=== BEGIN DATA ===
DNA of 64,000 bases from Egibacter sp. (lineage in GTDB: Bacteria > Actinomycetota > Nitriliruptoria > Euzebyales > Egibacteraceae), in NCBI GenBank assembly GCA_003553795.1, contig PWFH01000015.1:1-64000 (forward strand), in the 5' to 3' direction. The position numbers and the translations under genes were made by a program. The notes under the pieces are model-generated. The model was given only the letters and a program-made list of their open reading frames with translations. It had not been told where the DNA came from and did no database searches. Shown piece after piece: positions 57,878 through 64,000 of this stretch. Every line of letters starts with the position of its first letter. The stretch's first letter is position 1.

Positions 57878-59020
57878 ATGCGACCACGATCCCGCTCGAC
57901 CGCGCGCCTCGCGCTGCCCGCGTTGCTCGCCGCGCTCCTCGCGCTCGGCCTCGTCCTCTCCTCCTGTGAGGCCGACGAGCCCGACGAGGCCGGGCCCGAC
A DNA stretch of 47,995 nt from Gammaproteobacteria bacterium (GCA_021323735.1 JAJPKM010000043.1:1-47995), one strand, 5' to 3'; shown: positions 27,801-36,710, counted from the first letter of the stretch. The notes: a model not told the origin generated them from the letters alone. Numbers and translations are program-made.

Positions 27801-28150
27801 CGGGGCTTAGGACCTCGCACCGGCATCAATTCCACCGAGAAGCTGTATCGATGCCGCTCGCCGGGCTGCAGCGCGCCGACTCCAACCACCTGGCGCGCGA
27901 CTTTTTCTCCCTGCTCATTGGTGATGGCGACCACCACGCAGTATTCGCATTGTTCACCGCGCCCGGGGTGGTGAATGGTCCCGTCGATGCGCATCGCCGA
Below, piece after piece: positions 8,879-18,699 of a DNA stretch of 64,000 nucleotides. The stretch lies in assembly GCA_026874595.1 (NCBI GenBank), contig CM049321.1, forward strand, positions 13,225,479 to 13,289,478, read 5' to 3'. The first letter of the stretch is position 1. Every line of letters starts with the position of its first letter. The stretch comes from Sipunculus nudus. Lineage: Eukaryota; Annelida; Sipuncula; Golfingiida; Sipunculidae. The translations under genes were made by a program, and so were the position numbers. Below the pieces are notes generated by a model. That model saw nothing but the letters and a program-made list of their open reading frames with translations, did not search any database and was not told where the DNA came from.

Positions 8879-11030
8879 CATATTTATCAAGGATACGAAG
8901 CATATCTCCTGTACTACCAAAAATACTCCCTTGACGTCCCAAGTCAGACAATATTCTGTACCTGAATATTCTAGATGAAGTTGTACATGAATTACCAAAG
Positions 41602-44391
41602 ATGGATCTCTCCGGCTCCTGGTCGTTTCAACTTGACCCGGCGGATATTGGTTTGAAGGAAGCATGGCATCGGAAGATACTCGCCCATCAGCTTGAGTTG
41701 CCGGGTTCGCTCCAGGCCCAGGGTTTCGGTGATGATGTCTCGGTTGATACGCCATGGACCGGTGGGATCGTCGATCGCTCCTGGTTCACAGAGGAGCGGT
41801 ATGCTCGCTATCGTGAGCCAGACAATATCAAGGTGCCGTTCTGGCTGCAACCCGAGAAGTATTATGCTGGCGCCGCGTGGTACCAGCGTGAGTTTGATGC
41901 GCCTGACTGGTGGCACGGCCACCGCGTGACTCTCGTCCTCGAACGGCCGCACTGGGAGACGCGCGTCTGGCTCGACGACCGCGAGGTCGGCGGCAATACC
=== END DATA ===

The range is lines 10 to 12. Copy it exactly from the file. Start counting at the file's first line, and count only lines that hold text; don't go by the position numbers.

Positions 8879-11030
8879 CATATTTATCAAGGATACGAAG
8901 CATATCTCCTGTACTACCAAAAATACTCCCTTGACGTCCCAAGTCAGACAATATTCTGTACCTGAATATTCTAGATGAAGTTGTACATGAATTACCAAAG